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ECCO2R for NIV failure – ready for a proper look

ECCO2R NIVWe rightly like to avoid intubation in COPD exacerbations. Extracorporeal CO2 removal or ‘pulmonary dialysis’  has been around for a while and many feel it is beneficial in COPD (eg this case) but who is it best used for?

In an Italian matched cohort study Del Sorbo and colleagues looked at 200 patients with an exacerbation of COPD treated with NIV (up to 90yrs old!).

 

 

 

They focused specifically on the subset of 89 patients at risk of NIV failure, defined as:

  • 2 hours of continuous NIV
  • arterial pH less < 7.30
  • Paco2 greater than 20% of baseline
  • respiratory rate >30 or use of accessory muscles or paradoxical abdominal/chest movement.

However only 25 of the 89 ‘at risk’ patients intended for ECCO2R actually ended up with it, largely due to refusal of consent. In these 25 femoral vein (14F double lumen) pumped VV ECCO2R (?a converted haemofilter!) was popped in and heparinization commenced. (ECCO2R v ECMO  diagram for the uninitiated)

If after 2 hours they had a pH <7.25, rising oxygen requirement, were haemodynamically unstable or comatose they would be intubated.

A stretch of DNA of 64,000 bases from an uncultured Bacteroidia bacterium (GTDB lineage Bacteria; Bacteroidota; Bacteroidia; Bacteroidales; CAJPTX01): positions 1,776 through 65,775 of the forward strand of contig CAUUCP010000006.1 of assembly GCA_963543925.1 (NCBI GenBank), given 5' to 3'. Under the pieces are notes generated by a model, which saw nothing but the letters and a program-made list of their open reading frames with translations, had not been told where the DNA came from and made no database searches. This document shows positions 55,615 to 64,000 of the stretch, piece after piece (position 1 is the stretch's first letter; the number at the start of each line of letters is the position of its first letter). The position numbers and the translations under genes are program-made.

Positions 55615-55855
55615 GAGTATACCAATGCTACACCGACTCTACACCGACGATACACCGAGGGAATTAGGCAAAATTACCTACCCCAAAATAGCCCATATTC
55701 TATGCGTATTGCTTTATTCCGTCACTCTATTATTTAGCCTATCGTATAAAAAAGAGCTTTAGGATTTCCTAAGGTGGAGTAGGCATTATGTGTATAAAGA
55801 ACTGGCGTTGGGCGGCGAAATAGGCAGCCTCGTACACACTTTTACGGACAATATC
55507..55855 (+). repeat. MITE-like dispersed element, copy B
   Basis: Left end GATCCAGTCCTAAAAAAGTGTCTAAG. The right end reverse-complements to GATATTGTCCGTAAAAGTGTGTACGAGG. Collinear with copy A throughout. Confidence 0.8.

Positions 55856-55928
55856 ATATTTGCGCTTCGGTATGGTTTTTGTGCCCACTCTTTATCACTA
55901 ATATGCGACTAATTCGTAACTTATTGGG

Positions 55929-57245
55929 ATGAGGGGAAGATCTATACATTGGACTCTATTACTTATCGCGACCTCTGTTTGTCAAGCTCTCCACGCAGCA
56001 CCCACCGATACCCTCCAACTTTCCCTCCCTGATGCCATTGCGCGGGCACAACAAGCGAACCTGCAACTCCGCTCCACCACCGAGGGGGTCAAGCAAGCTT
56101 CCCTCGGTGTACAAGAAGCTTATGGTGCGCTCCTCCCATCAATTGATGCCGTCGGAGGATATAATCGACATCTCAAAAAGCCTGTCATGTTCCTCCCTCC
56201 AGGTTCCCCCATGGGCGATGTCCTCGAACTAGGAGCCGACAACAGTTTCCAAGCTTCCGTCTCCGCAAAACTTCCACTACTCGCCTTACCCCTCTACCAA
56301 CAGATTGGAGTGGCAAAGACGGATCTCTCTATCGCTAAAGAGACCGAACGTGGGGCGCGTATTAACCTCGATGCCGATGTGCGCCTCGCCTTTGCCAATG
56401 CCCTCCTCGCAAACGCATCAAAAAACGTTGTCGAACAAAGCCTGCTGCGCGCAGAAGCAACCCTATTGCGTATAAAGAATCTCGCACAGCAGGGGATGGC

The NIV-only control group was taken from 2 previous studies and propensity matched for ‘at risk’ criteria as well as other sensible parameters (APACHE, prior respiratory function, age etc). 21 matched patients were found.

 Primary outcome measure was intubation by 28 days.

Results:

3 of the ECCO2R ‘v’ 7 of the standard NIV group were intubated, ie RRR of over 70% and an ARR of 21%. Of course this was not statistically significant.

The ECCO2R group had better pH, CO2, oxygenation and respiratory rate.

But half the patients had adverse events. These were mainly circuit issues but haemorrhage was a problem in 4 of the 25.

There was a striking trend towards mortality 8% for ECCO2R,  ‘v’ 35% for NIV alone. Fewer ICU days too.

So, potentially useful in 1 in 8 COPD exacerbations requiring NIV, ECCO2R is not without risk but may avoid intubation or even be life saving. This now needs a closer look. Equipoise was clearly an issue in this study, and now surely shouldn’t be? Parallel effort to improve prediction of NIV failure is probably also warranted. 

Update June 2015 – read this systematic review on the topic. Caution advised!

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